It’s been three months since I last published this newsletter, give or take a few days. A lot has changed since then, I’ve been spending a lot of time training my new puppy—he’s spent a lot of time sleeping on desk chair beside me—I’ve continued to do freelance work at a fairly heavy pace (I wrote over 200 pieces last year), and I recently signed with a literary agent (more on that at a later date).
Last year was incredibly successful, frustrating, wonderful, and illuminating. And one thing that I’ve realized is that I need to get back to this newsletter. My writing practice can’t just be for others—though, editors, if you’re reading this, feel free to reach out—it has to have a community focus, it has to be for something, it has to be for an audience where I tangibly know who I’m speaking to.
And that’s why I’m relaunching this newsletter today. It will take all (Canadian) holidays off, it will be about productivity and disability, and it will become self-sustaining by the end of 2024–at least those are the goals. I’m also not going to do anything in the realm of soliciting funding (audience-based or otherwise) until March 1, 2024. I have a habit of monetizing my hobbies. And, while this is a work project, I need to give this thing space to expand to fit its niche, to find its people, to create its impact. It’s very easy to jump into a business model, I own a successful freelance business after all, but the consistent repetition of this newsletter (even when I’ll be writing posts in batches) has to be gift enough for now.
And so, here’s the first edition of this third run of CRPL.
I’ve returned to the well that is Ryan Holiday’s writing a lot over the course of this newsletter. Sometimes, the word disability shows up in places you really don’t expect. Over the holiday, I was listening to his 2016 book Ego is the Enemy as I put in a conscious effort to read more in the upcoming year. In one chapter he writes, as he talks about the ego of writers and military leaders alike, “...After enough time we forget where the line is that separates our fictions from reality. Ultimately, this disability will paralyze us or it will become a wall between us and the information we need to do our jobs.”
At first listen I thought this was another example of where disability becomes the easy fall back, the monster in the darkness, the villain in the movie. I had to rewind it, talk about looking at the tender parts, and contextualize what I thought he was talking about to me. Along this same line, there’s a book about writing poetry, Writing the Life Poetic by Sage Cohen, where the author shares that poets should think about their titles like flying a kite above them. What do you see in the wind? What does it say?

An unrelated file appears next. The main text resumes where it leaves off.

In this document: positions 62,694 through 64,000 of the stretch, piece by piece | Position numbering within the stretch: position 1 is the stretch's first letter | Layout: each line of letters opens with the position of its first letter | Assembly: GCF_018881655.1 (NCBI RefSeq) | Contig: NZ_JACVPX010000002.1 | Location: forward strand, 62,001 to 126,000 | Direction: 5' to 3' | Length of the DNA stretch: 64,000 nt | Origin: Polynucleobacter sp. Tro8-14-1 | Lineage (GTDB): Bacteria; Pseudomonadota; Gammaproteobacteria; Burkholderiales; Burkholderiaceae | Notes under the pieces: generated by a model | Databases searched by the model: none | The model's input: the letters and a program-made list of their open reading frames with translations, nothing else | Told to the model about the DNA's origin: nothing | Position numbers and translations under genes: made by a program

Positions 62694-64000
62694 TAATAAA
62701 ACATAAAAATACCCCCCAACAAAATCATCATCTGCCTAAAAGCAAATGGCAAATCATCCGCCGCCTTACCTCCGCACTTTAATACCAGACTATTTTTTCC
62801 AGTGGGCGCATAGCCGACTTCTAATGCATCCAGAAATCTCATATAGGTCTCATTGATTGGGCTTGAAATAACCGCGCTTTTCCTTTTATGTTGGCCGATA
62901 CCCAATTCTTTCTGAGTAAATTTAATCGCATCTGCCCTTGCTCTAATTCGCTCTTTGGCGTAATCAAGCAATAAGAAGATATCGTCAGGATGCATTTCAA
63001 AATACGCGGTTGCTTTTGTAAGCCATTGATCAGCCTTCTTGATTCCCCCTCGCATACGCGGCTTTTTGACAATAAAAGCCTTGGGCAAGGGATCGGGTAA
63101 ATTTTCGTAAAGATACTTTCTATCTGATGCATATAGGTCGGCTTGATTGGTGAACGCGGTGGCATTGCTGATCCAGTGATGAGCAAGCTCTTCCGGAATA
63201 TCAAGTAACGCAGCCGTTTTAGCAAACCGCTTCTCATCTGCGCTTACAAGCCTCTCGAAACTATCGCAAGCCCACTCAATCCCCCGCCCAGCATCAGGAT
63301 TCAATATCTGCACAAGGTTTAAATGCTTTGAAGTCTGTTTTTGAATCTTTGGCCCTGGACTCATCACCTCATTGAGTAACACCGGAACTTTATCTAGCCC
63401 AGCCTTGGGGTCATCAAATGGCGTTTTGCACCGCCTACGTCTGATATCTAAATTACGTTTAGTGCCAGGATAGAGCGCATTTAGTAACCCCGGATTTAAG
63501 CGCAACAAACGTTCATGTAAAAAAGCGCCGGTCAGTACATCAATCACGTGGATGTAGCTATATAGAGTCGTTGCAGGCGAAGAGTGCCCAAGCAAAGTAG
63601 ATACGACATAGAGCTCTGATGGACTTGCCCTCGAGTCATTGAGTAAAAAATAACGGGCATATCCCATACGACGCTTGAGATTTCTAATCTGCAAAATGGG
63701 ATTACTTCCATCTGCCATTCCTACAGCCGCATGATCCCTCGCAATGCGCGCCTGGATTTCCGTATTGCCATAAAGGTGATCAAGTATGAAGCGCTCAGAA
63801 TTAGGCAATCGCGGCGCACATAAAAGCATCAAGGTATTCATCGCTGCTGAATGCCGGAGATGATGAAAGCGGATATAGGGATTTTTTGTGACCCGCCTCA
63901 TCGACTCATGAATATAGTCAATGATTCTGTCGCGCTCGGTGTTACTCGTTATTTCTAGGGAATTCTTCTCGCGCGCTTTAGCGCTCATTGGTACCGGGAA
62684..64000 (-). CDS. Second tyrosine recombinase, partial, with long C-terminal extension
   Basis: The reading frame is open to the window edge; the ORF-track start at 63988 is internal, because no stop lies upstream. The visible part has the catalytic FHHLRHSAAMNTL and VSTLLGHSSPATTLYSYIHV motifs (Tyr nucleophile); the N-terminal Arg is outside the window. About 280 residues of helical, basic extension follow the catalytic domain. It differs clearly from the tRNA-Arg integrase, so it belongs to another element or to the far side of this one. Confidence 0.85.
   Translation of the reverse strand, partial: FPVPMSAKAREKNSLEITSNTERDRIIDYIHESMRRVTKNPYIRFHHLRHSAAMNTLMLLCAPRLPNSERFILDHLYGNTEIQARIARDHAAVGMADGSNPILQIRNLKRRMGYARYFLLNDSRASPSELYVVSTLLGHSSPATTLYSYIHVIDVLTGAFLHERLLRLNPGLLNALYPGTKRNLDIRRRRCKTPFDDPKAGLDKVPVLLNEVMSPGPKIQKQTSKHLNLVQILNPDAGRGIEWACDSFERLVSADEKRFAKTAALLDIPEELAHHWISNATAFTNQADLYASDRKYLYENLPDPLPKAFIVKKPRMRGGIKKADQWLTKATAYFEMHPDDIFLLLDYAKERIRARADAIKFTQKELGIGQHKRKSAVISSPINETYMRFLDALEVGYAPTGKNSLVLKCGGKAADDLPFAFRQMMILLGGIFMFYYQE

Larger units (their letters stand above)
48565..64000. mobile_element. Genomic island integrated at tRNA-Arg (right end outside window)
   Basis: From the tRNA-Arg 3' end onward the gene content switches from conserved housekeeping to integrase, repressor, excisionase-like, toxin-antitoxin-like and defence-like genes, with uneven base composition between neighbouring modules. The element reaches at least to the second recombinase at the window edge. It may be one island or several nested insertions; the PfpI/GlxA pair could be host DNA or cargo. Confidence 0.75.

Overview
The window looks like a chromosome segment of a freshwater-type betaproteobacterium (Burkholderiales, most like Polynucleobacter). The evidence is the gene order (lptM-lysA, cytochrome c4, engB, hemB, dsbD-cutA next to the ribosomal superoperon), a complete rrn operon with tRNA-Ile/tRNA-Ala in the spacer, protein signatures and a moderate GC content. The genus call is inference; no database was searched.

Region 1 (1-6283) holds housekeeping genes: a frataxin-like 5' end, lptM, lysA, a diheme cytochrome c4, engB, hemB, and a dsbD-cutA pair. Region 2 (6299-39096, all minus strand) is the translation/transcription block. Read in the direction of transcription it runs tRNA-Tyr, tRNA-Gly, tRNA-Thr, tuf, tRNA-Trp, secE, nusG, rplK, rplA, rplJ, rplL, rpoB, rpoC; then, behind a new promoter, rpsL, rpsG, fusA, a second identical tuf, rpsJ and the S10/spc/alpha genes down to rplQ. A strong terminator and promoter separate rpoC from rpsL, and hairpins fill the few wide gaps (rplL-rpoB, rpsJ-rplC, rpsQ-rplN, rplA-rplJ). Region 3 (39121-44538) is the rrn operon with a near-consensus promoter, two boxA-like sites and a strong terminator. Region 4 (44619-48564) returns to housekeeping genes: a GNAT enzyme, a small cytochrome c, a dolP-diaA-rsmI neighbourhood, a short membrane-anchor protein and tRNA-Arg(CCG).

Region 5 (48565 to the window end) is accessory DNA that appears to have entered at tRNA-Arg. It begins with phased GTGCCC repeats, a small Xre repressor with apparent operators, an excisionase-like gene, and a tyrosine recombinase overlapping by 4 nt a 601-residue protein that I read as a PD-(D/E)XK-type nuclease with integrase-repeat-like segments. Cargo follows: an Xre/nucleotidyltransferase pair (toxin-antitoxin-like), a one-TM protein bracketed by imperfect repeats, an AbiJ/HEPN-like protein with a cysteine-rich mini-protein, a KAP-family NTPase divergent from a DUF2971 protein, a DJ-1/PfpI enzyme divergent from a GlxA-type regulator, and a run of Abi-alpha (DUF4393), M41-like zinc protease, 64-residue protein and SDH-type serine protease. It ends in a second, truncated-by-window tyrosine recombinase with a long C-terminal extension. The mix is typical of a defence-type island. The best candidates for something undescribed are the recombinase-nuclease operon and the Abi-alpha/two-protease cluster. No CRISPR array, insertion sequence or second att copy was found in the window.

Well, for me, Holiday’s sentence reminds me that, whether we’re disabled or not, ego dominates the public spheres we exist in. The blowhards on social media and the overestimating friend who always wants you to see their brilliance being just two examples. Ego, when not deployed correctly, blunts our ability to be discerning. It’s not a perfect disability metaphor, there are about five ways we could point out its ableism, but its root is a fair point: if you are allowing your ego to take over then you are losing the ability to do something else, often it’s your capacity to show grace that is impacted.
As a younger wheelchair basketball player I was told that, for the best athletes in the world, so not me, when people’s careers exploded into brilliance was when they realized that not only did do their movements on the court affect four teammates, they also affect the five opponents, as if they were all part of some choreographed competitive dance. Now, I’m not saying these athletes are without ego—in fact, I’m saying quite the opposite, I’d argue they know when to deploy it. They need to know, on some level, how important they are to the game, they have to trust that they’re going to make the next shot, but they certainly don’t have to act as if their actions are the only ones that matter.
Let’s shift to a less sport-focused example. It takes a fair amount of ego, a needed amount of ego, a required amount of ego, to self advocate for yourself at a doctor’s office or with your HR representative. We call that self assuredness, confidence, or some other synonym, but it is also ego. It is the belief that you know best. Writing this newsletter is ego-inducing as the subscriber numbers tick up. Knowing the difference between ego that will destroy you (or others) and the type of ego that will keep you safe is vitally important aspect of crip productivity.
I've decided to shift CRPL to a 5 times a week newsletter about productivity as I am fascinated by the topic, am in the early stage of writing a book about it, and want to have a place to think, and write, and create work about this vital area of thinking. Click below to join the daily newsletter and/or to help financially support this project.